Reiman warns against wearing red lipstick to an interview because according to anthropological studies, men equate it with that certain lady part during arousal. (Where does she get this stuff?) She goes on to say that you can get the same enticing effect with more subtleties by wearing colored lip gloss (re: glistening) without being so overt.
Perfume and cologne should be applied very lightly if at all.
According to research, your natural smell elicits a more positive response (assuming you shower each day) from both men and women at a first meeting, rather than a strong dose of Obsession cologne.
Reiman also brought up an interesting point involving memory recall in association to certain scents. Let’s say you decided to wear that Obsession to the interview. When you walk in to said interview the scent recalls a painful memory of a bad breakup with the interviewer. This may not occur to the person consciously, but may impact the way this person perceives you nonetheless.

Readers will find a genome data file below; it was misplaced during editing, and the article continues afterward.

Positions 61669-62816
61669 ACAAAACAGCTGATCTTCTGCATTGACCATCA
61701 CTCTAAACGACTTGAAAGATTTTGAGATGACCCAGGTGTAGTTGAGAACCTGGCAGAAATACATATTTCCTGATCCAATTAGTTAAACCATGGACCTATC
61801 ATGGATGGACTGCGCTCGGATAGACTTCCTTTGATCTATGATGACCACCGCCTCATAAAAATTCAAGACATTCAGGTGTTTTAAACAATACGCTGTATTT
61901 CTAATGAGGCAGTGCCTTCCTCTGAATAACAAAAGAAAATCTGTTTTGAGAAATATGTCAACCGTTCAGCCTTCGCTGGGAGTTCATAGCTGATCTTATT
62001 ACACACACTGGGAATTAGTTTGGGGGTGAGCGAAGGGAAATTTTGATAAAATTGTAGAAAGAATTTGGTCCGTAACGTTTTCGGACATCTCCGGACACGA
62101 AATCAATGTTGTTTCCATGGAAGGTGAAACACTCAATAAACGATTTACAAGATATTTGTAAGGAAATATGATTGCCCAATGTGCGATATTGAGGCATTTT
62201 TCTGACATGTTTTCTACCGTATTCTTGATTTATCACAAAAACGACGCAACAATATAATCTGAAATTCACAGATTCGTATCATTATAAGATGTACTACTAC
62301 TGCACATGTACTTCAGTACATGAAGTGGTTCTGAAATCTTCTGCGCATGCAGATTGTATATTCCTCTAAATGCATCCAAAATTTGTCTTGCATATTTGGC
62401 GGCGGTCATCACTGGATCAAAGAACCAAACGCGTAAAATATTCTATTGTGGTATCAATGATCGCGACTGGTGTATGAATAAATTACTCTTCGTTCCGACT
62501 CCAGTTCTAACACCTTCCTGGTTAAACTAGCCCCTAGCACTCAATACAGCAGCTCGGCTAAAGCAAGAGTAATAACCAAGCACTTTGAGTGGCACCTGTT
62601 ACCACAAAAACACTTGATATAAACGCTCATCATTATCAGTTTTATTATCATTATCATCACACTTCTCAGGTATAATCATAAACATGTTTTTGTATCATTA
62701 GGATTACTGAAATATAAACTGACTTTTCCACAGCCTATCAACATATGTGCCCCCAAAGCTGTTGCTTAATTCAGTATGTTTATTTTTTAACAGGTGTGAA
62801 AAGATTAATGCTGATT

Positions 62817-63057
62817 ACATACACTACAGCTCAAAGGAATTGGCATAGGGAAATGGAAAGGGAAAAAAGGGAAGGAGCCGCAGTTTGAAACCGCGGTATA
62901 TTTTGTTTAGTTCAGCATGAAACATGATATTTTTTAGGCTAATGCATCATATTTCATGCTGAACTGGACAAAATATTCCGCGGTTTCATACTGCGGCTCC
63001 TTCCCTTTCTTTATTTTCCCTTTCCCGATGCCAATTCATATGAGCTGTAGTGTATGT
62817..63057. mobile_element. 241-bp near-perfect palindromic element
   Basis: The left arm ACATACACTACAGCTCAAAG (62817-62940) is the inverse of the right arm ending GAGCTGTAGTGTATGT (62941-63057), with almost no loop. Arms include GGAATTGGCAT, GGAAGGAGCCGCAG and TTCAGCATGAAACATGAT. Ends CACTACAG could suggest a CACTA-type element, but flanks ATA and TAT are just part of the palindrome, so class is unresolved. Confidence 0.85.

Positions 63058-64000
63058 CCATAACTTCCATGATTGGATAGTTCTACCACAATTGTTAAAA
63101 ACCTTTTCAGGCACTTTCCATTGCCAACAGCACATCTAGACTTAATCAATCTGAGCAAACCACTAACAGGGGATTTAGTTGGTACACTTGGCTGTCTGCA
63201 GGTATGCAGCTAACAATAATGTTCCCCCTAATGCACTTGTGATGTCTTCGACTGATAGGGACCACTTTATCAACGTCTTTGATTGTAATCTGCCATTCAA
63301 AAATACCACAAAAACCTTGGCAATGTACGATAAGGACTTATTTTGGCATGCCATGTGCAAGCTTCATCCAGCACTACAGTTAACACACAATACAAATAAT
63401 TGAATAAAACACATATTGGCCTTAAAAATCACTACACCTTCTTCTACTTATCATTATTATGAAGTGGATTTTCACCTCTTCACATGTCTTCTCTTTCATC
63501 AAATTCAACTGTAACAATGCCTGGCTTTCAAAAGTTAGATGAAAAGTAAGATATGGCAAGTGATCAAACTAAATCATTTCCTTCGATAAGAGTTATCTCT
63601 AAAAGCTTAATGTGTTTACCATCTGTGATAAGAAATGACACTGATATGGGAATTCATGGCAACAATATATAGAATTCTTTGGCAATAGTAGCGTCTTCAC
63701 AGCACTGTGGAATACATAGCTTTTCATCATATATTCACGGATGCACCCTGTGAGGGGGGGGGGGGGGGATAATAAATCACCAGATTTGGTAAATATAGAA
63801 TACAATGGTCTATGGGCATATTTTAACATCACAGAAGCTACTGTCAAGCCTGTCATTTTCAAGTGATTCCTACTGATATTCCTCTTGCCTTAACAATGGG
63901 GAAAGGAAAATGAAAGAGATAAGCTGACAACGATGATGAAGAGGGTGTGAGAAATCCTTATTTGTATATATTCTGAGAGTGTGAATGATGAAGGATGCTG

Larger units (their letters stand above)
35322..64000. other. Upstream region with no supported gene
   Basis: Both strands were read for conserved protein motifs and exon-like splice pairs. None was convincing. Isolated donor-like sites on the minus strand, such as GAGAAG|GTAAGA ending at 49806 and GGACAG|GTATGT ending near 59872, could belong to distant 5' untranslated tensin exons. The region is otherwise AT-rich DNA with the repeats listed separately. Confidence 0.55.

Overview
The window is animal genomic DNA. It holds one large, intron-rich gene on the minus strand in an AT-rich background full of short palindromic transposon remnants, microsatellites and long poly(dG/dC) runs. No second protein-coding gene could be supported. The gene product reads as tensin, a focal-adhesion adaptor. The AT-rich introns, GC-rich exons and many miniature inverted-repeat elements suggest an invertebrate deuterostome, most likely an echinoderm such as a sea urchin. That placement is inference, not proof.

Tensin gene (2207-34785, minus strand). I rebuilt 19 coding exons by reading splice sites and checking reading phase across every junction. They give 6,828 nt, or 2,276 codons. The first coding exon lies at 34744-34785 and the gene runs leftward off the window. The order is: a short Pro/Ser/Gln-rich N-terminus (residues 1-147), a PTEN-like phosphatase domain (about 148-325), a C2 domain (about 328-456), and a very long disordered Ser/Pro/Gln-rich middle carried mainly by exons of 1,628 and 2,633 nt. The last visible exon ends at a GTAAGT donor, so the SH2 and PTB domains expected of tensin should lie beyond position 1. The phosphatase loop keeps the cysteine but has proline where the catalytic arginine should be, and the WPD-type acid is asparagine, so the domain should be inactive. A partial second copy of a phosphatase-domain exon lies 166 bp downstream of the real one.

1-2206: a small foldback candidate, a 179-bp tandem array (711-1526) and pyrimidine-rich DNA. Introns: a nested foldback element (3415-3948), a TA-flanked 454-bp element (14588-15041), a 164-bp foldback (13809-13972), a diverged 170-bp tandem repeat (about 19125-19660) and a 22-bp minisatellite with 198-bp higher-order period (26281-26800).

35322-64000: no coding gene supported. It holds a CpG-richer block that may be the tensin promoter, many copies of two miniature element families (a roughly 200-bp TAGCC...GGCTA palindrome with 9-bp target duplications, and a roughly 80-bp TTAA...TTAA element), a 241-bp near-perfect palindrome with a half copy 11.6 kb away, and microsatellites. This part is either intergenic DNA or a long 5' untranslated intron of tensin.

Be conservative with your hair.
Today is not the day to show off your new hairstyle. Keep it neat, conservative or up.
(By the way, that was the most conservative looking woman that I could think of.)
I hope you found this information interesting and useful. I highly encourage you to stop in to your local bookstore or library to check this book out for yourself.
Reiman provides some other very interesting and useful information pertaining to body language that I think anyone would find beneficial.
Be sure to also check out her website for more information and tips.